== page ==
I, too, feel the isolation. Almost all my friends have just had babies or are on their way. They just get caught up with what is definitely a time-consuming turn of their life. Even when I try hard to maintain contact, many of them pull away as they don't see us having much in common anymore, which makes me sad. My decision to not have kids is in large part situational (dating's not exactly a priority for me) and partly intentional (I don't think I could handle it, as I am now). But around my friends, I feel very left out.

It has helped to broaden my friendships. Where a couple friends and I used to shop, eat or take a weekend together, they don't have time to do that as often. So I have tried to cultivate more friendships to sort of spread myself around. Doing activities like classes (martial arts and art) has helped me feel connected to the community, too.
 
I totally understand the feeling of isolation due to lack of children. In this country, it's like you're worthless if you're a woman and have no children. The first question they ask is "how many children do you have?" They don't care if you have a husband or a boyfriend, they just want to know about the children.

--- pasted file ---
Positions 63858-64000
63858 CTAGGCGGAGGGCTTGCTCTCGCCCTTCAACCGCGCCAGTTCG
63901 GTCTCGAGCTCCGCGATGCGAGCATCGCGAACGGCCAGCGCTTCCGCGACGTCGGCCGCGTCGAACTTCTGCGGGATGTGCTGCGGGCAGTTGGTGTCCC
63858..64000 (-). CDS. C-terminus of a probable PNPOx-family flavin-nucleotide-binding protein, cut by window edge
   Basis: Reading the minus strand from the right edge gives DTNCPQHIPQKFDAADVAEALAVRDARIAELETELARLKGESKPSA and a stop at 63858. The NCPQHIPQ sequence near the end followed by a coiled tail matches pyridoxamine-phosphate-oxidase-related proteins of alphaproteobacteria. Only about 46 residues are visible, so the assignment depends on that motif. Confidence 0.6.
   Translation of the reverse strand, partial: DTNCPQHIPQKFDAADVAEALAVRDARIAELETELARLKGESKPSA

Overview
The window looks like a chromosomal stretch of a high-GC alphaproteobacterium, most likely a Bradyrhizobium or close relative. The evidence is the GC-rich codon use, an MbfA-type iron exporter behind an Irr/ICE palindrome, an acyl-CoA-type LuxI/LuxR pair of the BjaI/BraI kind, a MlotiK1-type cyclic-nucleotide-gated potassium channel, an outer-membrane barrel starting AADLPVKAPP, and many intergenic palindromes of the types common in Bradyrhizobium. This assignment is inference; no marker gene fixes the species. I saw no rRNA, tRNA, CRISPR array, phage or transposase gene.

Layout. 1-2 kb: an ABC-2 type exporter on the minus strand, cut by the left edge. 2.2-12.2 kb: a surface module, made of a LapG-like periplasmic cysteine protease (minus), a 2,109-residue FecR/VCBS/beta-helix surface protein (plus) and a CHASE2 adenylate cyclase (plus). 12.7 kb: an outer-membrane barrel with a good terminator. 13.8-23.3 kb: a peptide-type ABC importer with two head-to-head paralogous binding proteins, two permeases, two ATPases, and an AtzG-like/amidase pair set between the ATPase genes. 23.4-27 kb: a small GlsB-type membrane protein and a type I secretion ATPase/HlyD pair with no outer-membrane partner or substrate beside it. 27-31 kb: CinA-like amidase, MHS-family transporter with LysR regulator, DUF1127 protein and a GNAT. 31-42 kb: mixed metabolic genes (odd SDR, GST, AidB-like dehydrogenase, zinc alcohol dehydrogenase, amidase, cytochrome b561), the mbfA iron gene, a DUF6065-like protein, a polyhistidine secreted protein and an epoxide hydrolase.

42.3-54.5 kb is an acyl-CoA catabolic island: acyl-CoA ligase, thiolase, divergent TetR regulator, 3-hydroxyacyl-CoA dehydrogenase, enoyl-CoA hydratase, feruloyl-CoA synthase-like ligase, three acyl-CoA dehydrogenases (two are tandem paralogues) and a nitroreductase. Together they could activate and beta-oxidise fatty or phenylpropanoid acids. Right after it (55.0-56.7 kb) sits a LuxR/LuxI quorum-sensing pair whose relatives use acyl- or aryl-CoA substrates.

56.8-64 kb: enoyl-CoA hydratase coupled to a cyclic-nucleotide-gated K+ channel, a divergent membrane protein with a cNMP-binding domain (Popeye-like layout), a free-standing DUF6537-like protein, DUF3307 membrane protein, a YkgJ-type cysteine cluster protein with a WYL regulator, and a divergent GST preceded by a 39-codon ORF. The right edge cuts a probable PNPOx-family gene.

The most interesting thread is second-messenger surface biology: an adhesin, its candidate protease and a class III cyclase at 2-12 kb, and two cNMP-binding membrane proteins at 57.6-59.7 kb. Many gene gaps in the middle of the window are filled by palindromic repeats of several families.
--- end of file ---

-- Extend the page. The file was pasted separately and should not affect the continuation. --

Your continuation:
I've spent many hours crying about the situation. I'm single and would be a virgin if it wasn't for the gang rape. I'm not a nun so I could get married, but it doesn't seem like there's anyone on the horizon at the moment. I'm 40 now. The child that I conceived was miscarried. So, it seems like that child was my only chance at motherhood. Maybe some time, I'll post my poem--"I Hate Mother's Day". At times I feel like I am denying my very self when I deny that I have a child--he/she just died before he/she was born.

So, what do I do when all the people talk about is children? Sometimes I talk about my nieces and nephews. I even show photos of them. I think that some people gave up talking about kids to me 'cause I have 8 nieces and nephews to talk about. Sometimes I talk about the kids I teach at the classes (one group at the home for kids with AIDS). Sometimes the "overkill" works so we can talk about something else.
 
Sleep problems! No sleep is something I understand without children or with them Sleep is an issue so I can empathise with friends that talk about sleep and babies, I know what sleep deprivation can do so I can agree with some one and hopefully give nothing away about that area of my life. Sometimes friends can seem insensitive on this subject as I am sure also that I fall into that category myself at times, we are all human after all is something that connects us. I like my mornings too much I don't do PM's.